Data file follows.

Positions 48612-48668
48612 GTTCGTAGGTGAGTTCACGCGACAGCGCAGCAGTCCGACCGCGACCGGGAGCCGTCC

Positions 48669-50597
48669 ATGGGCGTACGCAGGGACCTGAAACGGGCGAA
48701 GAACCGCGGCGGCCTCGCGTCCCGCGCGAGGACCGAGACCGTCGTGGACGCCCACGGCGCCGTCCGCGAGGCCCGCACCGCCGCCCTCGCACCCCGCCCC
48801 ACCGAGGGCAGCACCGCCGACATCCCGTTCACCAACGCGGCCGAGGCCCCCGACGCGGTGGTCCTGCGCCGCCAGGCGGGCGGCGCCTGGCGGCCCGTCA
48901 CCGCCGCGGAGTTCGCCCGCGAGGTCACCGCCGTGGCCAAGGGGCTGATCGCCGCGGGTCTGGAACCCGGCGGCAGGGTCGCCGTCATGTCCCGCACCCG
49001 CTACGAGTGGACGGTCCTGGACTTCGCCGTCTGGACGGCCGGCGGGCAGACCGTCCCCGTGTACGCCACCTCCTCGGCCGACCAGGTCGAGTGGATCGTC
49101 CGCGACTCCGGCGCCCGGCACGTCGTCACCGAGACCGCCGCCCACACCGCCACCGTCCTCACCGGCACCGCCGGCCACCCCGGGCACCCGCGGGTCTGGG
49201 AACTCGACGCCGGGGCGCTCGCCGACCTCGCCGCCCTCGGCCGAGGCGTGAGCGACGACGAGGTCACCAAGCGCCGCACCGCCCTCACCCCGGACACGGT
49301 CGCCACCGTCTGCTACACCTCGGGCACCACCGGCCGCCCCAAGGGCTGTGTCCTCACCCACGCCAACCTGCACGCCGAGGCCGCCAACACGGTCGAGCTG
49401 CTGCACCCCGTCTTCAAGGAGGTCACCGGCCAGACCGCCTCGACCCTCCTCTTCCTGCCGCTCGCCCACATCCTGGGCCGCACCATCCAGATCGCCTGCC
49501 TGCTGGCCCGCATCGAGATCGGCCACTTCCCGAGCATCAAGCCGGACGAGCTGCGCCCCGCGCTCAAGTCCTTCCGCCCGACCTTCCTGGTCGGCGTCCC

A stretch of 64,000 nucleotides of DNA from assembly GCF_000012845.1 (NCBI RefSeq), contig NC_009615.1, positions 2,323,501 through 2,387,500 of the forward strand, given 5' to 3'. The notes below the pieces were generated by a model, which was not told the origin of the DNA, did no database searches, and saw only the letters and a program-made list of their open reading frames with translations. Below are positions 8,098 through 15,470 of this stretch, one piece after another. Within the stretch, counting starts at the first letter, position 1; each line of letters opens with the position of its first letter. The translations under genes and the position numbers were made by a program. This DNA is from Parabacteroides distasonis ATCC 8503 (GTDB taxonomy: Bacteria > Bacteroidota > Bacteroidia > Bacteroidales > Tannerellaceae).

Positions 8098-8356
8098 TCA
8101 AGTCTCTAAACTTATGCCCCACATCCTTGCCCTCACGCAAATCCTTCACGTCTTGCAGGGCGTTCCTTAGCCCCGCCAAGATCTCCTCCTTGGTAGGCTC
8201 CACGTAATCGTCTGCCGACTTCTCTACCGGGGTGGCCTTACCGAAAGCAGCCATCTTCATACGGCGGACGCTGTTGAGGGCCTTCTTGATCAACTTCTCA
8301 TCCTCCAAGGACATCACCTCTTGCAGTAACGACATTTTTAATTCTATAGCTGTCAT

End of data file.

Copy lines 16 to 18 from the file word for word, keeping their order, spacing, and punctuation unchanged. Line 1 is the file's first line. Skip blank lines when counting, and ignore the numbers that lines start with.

8098 TCA
8101 AGTCTCTAAACTTATGCCCCACATCCTTGCCCTCACGCAAATCCTTCACGTCTTGCAGGGCGTTCCTTAGCCCCGCCAAGATCTCCTCCTTGGTAGGCTC
8201 CACGTAATCGTCTGCCGACTTCTCTACCGGGGTGGCCTTACCGAAAGCAGCCATCTTCATACGGCGGACGCTGTTGAGGGCCTTCTTGATCAACTTCTCA